Shale got to her feet. Whisper and Keelan were still staring at the fire. Almost absentmindedly the tabaxi summoned an iron crowbar in his paw and held it out. Oszaren walked over and took it from him, returning to the mysterious box.
“What did you find?” Shale asked, hesitant to leave Reverence’s side while he still lay unconscious. He’d stood between her and Langdedrosa, after all.
Keelan removed his red cloak from his shoulders and wrapped it around his hands, which he thrust into the fire to grab something. He pulled it away a moment later and patted out the flames, which left large holes in his new cloak. Inside the cloak, he cradled something. Keelan started walking back toward them, deep in thought.
“Okay, well if we’re all going to be weird…” Fillip sat down next to Reverence and set the tiefling’s head in his lap, patting one of his curled ram’s horns. “There, there, little monk. You’ll be alright.” Lucky for Reverence, he was very much unaware of his current predicament. Shale sat cross-legged next to them watching wizard and warlock.
Oszaren was using the crowbar to try and wrench the box open, and seemed to be struggling. He called for Keelan’s help, but the paladin ignored him, holding the bundle in his cloak tightly to his chest. Whisper tried wedging the crowbar into the box to pry it open as well, but nothing happened. “Let me try again,” Oszaren said, pushing the tabaxi out of the way. The half-elf pressed all his weight into the bar and finally, with a snap, something moved.
It was the walls.
Noise sounded from behind the stone. From the many dragon carvings along the walls opened dozens of small spouts from inside the mouths, and a liquid began pouring from them. Fillip and Shale jumped to their feet. “What did you do?” Shale demanded. “Didn’t you check for traps?”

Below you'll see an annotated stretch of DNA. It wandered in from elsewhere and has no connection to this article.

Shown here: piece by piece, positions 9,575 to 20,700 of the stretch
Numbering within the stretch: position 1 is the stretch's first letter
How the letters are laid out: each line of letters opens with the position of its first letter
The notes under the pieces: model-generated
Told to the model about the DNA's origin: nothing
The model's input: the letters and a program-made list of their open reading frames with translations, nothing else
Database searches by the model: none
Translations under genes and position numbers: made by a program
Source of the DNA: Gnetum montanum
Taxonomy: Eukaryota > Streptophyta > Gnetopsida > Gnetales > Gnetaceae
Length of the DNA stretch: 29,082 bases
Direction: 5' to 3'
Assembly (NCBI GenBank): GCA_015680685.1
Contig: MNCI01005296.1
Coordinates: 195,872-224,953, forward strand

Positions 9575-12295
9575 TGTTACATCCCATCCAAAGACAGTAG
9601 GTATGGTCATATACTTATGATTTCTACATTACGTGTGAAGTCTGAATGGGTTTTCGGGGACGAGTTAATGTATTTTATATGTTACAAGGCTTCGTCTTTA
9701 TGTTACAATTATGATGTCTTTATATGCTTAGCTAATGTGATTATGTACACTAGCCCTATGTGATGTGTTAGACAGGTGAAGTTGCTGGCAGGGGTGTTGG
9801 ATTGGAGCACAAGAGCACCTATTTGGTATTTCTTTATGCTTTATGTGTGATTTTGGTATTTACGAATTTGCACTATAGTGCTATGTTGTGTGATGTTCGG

As the liquid hit the stone floor a smokey vapour issued up from it. Acid. Shale grabbed Reverence’s shoulders and started dragging him back to the doorway. Fillip grabbed his legs and helped her quickly move his body away from the steadily growing pool of death. Suddenly, Keelan collapsed, then Oszaren. They must have breathed in the vapour, Shale thought, running to Keelan, who was closest to her. She held her breath as the noxious cloud grew and picked up his cloak and shoved it under her arm, then began pulling the heavily armoured paladin out of the room. It was not an easy task, especially with her lungs burning for air.
She reached the doorway and Fillip was checking Reverence. It seemed acid had splashed on some of his clothing, and the druid was deftly ripping the fabric from the rest of his robes. He cast a healing spell over the monk, and he slowly came to consciousness, groaning. Shale pressed two fingers to Keelan’s neck to check his pulse, and it was beating slowly but steadily. Oszaren had managed to get to his feet with Whisper’s help, and they ran for the doorway. The cloud of gas had not reached them, and it seemed to be dispersing now. A few minutes later, the cloud was gone and the acid had gone stagnant.
“What in the nine hells were you two doing?” Fillip said at Oszaren, pointing to Keelan and Reverence on the ground. “These two nearly died for that.”
“But they didn’t,” the warlock snapped. “There’s something magical in that box, and I need to open it.”
“And that’s worth our lives?” The two half-elves continued to bicker at one another but Shale moved off into the room and pried a large blue scale from Langdedrosa’s body, tucking it away in her pack. She then began removing the half-dragon’s armour. While he was quite a bit larger than a human, parts of it could be reshaped and used by Keelan.